What is the Food Recovery Hierarchy?
Due to the overwhelming loss of healthy, edible food in the United States, the Environmental Protection Agency developed a model known as the Food Recovery Hierarchy. Restaurants and other food businesses are advised to take the recommended actions to prevent food waste and divert wasted food.
Tier 1: Source Reduction
At the top of the hierarchy is source reduction. Restaurants can avert food waste by not creating it in the first place. Conducting a waste audit is a practical food waste prevention strategy. The audit identifies food waste that can be avoided and calculates how much money restaurants save.
Restaurants may also compare purchase inventory with customer orders, modify menus to reduce uneaten food, and ensure better food storage techniques. Surplus food may be used to create new dishes, like croutons made from stale bread. Reducing serving sizes also prevents food waste.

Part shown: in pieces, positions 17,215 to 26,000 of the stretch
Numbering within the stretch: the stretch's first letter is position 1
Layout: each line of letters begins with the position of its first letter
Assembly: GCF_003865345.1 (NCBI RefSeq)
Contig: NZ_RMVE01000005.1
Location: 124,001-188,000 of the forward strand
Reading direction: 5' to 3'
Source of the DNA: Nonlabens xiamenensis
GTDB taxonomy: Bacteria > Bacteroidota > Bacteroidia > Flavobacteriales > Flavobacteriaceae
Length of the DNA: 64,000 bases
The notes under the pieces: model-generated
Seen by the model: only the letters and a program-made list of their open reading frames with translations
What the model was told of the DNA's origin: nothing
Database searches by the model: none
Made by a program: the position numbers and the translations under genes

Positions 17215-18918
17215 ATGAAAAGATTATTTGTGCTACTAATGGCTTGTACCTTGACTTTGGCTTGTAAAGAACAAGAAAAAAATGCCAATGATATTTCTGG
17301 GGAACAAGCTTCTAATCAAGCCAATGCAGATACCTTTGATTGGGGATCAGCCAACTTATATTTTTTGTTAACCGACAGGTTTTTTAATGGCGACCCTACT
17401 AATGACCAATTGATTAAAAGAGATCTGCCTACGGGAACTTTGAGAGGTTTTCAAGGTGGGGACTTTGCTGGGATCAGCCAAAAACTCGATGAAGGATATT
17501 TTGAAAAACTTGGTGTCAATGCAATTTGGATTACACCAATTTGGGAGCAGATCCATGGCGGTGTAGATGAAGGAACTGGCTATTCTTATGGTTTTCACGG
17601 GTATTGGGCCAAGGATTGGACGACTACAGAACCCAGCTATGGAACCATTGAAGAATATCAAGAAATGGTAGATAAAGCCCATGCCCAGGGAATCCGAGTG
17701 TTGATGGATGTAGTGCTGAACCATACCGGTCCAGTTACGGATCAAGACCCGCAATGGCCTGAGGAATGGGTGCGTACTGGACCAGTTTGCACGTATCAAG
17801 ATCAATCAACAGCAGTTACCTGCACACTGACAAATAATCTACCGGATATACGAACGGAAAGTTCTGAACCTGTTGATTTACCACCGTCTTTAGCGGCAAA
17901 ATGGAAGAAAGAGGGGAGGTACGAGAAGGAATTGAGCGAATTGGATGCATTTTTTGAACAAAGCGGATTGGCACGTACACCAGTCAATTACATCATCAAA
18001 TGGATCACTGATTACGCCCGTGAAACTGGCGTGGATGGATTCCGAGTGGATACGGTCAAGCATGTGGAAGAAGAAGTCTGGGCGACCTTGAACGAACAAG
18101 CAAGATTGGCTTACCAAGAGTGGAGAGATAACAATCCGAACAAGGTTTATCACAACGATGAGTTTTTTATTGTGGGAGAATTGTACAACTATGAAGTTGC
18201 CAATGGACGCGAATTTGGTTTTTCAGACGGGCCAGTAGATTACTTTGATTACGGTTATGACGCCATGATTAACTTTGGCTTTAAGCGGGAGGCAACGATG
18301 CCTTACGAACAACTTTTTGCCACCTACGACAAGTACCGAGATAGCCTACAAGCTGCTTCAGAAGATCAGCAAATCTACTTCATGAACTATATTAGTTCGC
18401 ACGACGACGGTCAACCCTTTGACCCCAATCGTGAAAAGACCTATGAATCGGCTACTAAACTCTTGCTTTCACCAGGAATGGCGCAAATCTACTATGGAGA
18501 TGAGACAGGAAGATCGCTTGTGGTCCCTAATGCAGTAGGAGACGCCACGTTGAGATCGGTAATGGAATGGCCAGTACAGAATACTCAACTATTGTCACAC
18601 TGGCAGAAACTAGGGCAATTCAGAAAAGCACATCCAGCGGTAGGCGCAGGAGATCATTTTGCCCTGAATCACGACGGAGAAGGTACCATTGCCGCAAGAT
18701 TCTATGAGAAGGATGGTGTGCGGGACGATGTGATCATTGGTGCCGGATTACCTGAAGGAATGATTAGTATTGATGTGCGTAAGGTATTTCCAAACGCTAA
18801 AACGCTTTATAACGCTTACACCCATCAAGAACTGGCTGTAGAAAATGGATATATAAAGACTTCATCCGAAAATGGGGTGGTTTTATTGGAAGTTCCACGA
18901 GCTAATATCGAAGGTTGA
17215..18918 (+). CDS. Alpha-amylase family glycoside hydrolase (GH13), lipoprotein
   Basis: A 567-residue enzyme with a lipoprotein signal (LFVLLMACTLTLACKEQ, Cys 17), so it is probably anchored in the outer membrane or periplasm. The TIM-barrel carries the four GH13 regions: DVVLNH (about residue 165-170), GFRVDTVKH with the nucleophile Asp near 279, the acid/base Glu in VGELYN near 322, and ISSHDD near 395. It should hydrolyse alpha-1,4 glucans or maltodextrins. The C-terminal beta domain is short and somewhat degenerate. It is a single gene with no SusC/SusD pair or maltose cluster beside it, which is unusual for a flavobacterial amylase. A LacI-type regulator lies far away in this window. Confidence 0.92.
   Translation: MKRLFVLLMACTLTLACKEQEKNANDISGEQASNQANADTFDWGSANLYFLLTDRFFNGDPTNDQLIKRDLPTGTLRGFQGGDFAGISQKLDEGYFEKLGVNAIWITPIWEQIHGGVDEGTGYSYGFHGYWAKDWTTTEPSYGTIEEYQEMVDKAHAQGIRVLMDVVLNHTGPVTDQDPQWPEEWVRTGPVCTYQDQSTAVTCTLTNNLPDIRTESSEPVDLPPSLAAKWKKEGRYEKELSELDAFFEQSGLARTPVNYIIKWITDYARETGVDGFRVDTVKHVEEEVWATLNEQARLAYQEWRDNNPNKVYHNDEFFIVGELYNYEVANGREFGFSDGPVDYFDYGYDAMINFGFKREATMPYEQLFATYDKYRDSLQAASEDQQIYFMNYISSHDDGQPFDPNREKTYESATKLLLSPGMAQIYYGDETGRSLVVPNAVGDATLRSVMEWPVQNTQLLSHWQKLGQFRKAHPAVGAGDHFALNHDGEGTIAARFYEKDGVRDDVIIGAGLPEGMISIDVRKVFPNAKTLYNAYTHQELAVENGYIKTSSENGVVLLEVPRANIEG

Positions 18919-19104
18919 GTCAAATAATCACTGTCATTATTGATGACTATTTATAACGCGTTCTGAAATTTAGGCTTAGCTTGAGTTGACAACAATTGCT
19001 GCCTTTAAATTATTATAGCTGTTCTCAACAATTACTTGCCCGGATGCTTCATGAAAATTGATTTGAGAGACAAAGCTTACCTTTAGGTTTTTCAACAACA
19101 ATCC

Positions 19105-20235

Tier 2: Feeding Hungry People
Redistributing wholesome food is the second tier in the Food Recovery Hierarchy. About 13.7 million households in the US have trouble providing food for their families. Donating food helps feed hungry people. Restaurants can promptly deliver perishable food to needy people in their communities.
Many online resources can be accessed to help restaurants locate community food banks, soup kitchens, and shelters. Feeding America’s Find Your Local Foodbank website offers a map of member food banks. Search the AmpleHarvest website by zip code to find nearby food pantries on its interactive map.
Tier 3: Feed Animals